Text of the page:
Therapist Spotlight: Abby Levin, LCSW

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Therapist Spotlight: Abby Levin, LCSW

Therapist Spotlight: Abby Levin, LCSW

As a psychotherapist, Abby works with a diverse clientele including individual, group, and family therapy ranging from adolescents to adults. Her approach is eclectic as she focuses on strengths-based and behavioral therapy interventions to provide diverse services for every unique situation. Before focusing on private practice, she worked in a wide range of environments including residential, outpatient, partial hospitalization, and intensive outpatient levels of care.

Abby is passionate about providing the best possible care for her clients helping them feel seen and validated. Her passion for being a therapist is motivated by her fascinated of the emotion regulation system in individuals, the ways in which self-esteem is formed/altered, and the ways in which we interact with one another and form bonds.

She prides herself on creating a warm, non-judgmental therapeutic environment and her ability to establish individualized treatment goals. By working together, she helps clients explore their inner selves, values, and create a life of deeper meaning. Through increased self-awareness and improved coping strategies, she believes anyone can create a new sense of healing and well-being.

Abby takes a person-oriented approach when it comes to therapy. She believes that establishing a safe and strong therapeutic alliance is essential for an effective therapy experience, and she strives for each of her clients to feel validated, and then gain a hopeful perspective.

Abby enjoys focusing in issues of: anxiety, depression, life transitions, relationship concerns, and eating disorders. Although these issues are very distinct from one another, they can each be very detrimental to an individual's functioning and lead to a negative sense of self. While many of these issues can lead to feelings of hopelessness or isolation, therapy can allow an individual to effectively and sustainably manage these issues, and re-establish improved well-being.

She earned her Bachelor’s degree in psychology from the University of Illinois and then went on to obtain her Master’s degree in social work from the University of Chicago.

When it comes to the stigma around mental health, she wants to set straight the misconception that someone "doesn't need" therapy or assistance navigating mental health concerns. She speculates that many believe seeking therapy is a sign of weakness because this means they aren't "capable" of managing on their own. Abby believes this is something our societal constructs have created and leads many people to avoid seeking help.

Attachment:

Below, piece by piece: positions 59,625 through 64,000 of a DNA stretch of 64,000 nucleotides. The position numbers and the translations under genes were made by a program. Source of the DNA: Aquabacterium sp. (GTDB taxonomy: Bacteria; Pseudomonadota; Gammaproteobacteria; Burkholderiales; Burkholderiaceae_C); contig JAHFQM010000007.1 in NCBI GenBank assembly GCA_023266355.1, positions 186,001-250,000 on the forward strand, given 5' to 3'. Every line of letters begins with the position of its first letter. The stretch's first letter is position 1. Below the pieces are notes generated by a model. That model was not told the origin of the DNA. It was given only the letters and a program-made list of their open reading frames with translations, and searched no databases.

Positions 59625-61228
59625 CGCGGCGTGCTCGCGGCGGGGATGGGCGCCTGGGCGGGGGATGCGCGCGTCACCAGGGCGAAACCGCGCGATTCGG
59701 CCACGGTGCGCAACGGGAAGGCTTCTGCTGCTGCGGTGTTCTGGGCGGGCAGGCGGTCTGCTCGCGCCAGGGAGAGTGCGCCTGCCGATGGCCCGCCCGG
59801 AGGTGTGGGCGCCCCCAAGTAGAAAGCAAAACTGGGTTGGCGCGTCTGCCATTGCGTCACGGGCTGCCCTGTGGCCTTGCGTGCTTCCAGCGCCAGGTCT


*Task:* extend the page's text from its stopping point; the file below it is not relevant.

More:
Alternatively, Abby believes therapy should be viewed as comparable to seeing a primary care physician--just as many of us consistently take care of our physical health, it is so important that we are also sensitive to the needs of our mental health.

When she’s not spending time helping clients, you can find her running along the lake and twinning it up with her twin brother. She’s a huge advocate for blending together physical and mental health.  Being physically active has numerous mental health benefits. A few include: increased energy, a healthy outlet for stress- management, improved self-care practices, improved self-esteem, and increased positive emotion/sense of accomplishment that stem from completing a work-out.

Abby’s Tip of the Day: How to increase self-awareness

One way to increase general self-awareness is by recognizing the thought patterns or urges you typically have, and either mentally reflecting on these, or recording them. You can then observe specific behaviors or events that typically lead to these thought patterns or urges. For example, you may have certain thoughts that pop-up more often when you are around specific people or contexts. By increasing your familiarity with your thoughts and urges, you can gain a better understanding of your emotions, needs, and desires. The idea of one's "inner self" can also be conceptualized as one's inner voice or intuition. It can often feel like an individual's moral compass that guides one to what is "right" or "important." Our inner selves can also embody our hopes, passions, ambitions, value systems, fears, and insecurities.

To learn more about Abby or to schedule a session with her, you can view her profile here!

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